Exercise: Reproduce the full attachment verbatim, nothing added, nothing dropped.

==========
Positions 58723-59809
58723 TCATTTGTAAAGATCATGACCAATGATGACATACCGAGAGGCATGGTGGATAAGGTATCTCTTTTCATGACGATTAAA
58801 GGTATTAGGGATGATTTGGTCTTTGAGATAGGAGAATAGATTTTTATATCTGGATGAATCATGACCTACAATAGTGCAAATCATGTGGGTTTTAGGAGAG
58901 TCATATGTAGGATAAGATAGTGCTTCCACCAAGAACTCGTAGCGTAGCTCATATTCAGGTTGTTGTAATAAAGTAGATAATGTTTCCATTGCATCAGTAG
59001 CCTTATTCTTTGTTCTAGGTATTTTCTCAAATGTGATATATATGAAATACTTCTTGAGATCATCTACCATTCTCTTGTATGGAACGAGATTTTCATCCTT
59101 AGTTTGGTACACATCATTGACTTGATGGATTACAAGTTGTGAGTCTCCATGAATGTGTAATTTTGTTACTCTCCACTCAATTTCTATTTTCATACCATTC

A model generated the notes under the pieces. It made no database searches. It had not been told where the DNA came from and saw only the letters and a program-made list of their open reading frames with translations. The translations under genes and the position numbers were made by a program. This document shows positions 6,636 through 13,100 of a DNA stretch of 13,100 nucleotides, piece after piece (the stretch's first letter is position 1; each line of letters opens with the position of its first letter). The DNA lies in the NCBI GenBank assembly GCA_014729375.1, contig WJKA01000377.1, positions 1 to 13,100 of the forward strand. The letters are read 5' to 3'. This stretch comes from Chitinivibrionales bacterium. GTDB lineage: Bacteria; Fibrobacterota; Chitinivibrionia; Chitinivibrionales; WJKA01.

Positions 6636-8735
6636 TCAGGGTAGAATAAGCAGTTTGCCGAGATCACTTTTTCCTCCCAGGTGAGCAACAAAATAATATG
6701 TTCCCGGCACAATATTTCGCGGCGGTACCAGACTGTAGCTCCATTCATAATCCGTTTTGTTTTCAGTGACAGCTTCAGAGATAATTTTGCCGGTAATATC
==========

Positions 58723-59809
58723 TCATTTGTAAAGATCATGACCAATGATGACATACCGAGAGGCATGGTGGATAAGGTATCTCTTTTCATGACGATTAAA
58801 GGTATTAGGGATGATTTGGTCTTTGAGATAGGAGAATAGATTTTTATATCTGGATGAATCATGACCTACAATAGTGCAAATCATGTGGGTTTTAGGAGAG
58901 TCATATGTAGGATAAGATAGTGCTTCCACCAAGAACTCGTAGCGTAGCTCATATTCAGGTTGTTGTAATAAAGTAGATAATGTTTCCATTGCATCAGTAG
59001 CCTTATTCTTTGTTCTAGGTATTTTCTCAAATGTGATATATATGAAATACTTCTTGAGATCATCTACCATTCTCTTGTATGGAACGAGATTTTCATCCTT
59101 AGTTTGGTACACATCATTGACTTGATGGATTACAAGTTGTGAGTCTCCATGAATGTGTAATTTTGTTACTCTCCACTCAATTTCTATTTTCATACCATTC

A model generated the notes under the pieces. It made no database searches. It had not been told where the DNA came from and saw only the letters and a program-made list of their open reading frames with translations. The translations under genes and the position numbers were made by a program. This document shows positions 6,636 through 13,100 of a DNA stretch of 13,100 nucleotides, piece after piece (the stretch's first letter is position 1; each line of letters opens with the position of its first letter). The DNA lies in the NCBI GenBank assembly GCA_014729375.1, contig WJKA01000377.1, positions 1 to 13,100 of the forward strand. The letters are read 5' to 3'. This stretch comes from Chitinivibrionales bacterium. GTDB lineage: Bacteria; Fibrobacterota; Chitinivibrionia; Chitinivibrionales; WJKA01.

Positions 6636-8735
6636 TCAGGGTAGAATAAGCAGTTTGCCGAGATCACTTTTTCCTCCCAGGTGAGCAACAAAATAATATG
6701 TTCCCGGCACAATATTTCGCGGCGGTACCAGACTGTAGCTCCATTCATAATCCGTTTTGTTTTCAGTGACAGCTTCAGAGATAATTTTGCCGGTAATATC